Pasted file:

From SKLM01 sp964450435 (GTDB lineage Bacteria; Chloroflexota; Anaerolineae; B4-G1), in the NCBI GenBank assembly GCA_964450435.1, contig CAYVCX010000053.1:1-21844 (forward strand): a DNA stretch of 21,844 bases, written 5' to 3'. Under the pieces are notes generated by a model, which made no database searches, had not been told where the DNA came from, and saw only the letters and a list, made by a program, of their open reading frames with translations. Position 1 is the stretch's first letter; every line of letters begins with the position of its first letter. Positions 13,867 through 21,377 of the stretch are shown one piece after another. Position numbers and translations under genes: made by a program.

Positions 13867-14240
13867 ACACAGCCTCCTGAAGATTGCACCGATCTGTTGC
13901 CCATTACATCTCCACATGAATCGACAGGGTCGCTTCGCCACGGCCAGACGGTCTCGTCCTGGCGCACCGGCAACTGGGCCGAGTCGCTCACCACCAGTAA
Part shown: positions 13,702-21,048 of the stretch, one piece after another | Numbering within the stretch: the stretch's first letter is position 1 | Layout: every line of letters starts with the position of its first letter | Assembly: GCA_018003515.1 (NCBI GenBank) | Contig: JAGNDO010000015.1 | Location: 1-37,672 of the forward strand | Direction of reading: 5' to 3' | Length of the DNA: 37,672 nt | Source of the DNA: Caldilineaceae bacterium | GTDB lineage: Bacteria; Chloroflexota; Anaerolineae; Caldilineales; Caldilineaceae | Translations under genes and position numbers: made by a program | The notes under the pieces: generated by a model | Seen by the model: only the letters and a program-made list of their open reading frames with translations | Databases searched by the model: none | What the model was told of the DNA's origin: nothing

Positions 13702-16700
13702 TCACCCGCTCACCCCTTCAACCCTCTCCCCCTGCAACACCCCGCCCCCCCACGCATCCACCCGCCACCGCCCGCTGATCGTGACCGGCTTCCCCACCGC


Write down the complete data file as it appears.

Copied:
From SKLM01 sp964450435 (GTDB lineage Bacteria; Chloroflexota; Anaerolineae; B4-G1), in the NCBI GenBank assembly GCA_964450435.1, contig CAYVCX010000053.1:1-21844 (forward strand): a DNA stretch of 21,844 bases, written 5' to 3'. Under the pieces are notes generated by a model, which made no database searches, had not been told where the DNA came from, and saw only the letters and a list, made by a program, of their open reading frames with translations. Position 1 is the stretch's first letter; every line of letters begins with the position of its first letter. Positions 13,867 through 21,377 of the stretch are shown one piece after another. Position numbers and translations under genes: made by a program.

Positions 13867-14240
13867 ACACAGCCTCCTGAAGATTGCACCGATCTGTTGC
13901 CCATTACATCTCCACATGAATCGACAGGGTCGCTTCGCCACGGCCAGACGGTCTCGTCCTGGCGCACCGGCAACTGGGCCGAGTCGCTCACCACCAGTAA
Part shown: positions 13,702-21,048 of the stretch, one piece after another | Numbering within the stretch: the stretch's first letter is position 1 | Layout: every line of letters starts with the position of its first letter | Assembly: GCA_018003515.1 (NCBI GenBank) | Contig: JAGNDO010000015.1 | Location: 1-37,672 of the forward strand | Direction of reading: 5' to 3' | Length of the DNA: 37,672 nt | Source of the DNA: Caldilineaceae bacterium | GTDB lineage: Bacteria; Chloroflexota; Anaerolineae; Caldilineales; Caldilineaceae | Translations under genes and position numbers: made by a program | The notes under the pieces: generated by a model | Seen by the model: only the letters and a program-made list of their open reading frames with translations | Databases searched by the model: none | What the model was told of the DNA's origin: nothing

Positions 13702-16700
13702 TCACCCGCTCACCCCTTCAACCCTCTCCCCCTGCAACACCCCGCCCCCCCACGCATCCACCCGCCACCGCCCGCTGATCGTGACCGGCTTCCCCACCGC